Board Diversity is becoming more of a topic because of significant changes in society and global activism. Many companies have responded by increasing the number of minority and female directors. However, some companies are stepping beyond the limits of racial and gender diversity by making sure that they have cognitive diversity (the variety of skills experience, perspectives and experiences on issues that can improve decision-making).

A diverse board can be more effective than a homogenous one. Boards with a range of backgrounds and skills can tackle complicated issues in new ways and break free from the narrow thinking that causes groupthink.

This is the reason why investors and activists want to see more diverse and intelligent boards. Boards with different perspectives, experiences and perspectives can help them adapt to the massive changes happening in the world of society more efficiently and effectively – for example, the rapid increase in environmental, social and governance (ESG) issues.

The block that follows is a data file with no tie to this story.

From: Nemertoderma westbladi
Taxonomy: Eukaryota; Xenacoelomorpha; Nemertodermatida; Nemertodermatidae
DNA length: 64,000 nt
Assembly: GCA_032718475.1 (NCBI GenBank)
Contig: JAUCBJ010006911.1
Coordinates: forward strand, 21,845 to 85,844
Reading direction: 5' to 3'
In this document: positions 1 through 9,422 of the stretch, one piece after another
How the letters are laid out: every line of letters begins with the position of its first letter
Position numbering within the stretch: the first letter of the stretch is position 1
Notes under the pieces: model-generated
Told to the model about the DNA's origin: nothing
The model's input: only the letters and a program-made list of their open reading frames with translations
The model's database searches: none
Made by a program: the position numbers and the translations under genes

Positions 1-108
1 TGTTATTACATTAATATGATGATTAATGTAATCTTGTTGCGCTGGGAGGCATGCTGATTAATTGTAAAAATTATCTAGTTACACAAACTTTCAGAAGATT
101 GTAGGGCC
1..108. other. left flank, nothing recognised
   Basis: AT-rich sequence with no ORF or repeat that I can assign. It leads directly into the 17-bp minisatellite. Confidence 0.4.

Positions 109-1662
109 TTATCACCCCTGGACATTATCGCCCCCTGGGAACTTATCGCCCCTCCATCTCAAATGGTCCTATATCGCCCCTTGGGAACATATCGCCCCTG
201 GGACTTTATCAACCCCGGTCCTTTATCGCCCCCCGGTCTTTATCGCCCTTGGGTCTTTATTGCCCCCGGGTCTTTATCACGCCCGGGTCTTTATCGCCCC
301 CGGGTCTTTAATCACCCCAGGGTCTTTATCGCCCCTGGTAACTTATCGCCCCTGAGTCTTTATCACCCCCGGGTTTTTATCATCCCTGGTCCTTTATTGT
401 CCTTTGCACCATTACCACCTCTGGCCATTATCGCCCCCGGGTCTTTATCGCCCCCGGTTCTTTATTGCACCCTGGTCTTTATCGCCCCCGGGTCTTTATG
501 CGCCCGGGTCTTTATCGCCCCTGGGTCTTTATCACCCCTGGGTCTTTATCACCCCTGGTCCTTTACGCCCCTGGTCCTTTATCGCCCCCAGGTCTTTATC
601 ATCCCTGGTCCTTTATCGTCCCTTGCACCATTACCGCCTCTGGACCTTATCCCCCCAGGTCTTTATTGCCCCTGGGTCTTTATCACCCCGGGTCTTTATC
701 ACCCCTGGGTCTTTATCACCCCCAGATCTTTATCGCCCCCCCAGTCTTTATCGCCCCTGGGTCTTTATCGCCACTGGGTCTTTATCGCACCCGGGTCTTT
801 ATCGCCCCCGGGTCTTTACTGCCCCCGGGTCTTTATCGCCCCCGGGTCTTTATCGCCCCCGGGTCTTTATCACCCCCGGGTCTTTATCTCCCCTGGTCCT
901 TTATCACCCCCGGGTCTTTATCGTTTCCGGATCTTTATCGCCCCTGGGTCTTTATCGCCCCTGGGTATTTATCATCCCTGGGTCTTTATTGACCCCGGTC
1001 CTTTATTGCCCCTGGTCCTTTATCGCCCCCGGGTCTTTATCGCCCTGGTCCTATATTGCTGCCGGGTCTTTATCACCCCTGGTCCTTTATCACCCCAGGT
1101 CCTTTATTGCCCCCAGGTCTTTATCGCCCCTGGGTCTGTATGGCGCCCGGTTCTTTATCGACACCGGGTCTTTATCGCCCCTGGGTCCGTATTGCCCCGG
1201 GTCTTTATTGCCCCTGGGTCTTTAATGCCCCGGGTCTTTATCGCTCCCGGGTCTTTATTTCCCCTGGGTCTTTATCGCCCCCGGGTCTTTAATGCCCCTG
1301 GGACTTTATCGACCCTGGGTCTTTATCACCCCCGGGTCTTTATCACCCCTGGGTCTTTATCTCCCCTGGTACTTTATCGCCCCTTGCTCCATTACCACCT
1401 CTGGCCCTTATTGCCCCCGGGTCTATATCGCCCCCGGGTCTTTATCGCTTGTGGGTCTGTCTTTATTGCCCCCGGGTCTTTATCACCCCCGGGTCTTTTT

Diverse boards are more likely to have cognitively diverse boards. This helps them identify problems more quickly and effectively. It is easier to address the issues when a range of perspectives are offered, and when members engage in debate and ask tough questions.

Having a diverse board is no panacea, though. Boards must be able to work together despite their differences, and this requires a chair who understands how to lead productive discussions and foster teamwork between people with very differing views and opinions. Otherwise, it could lead to internal conflict and a decline in productivity.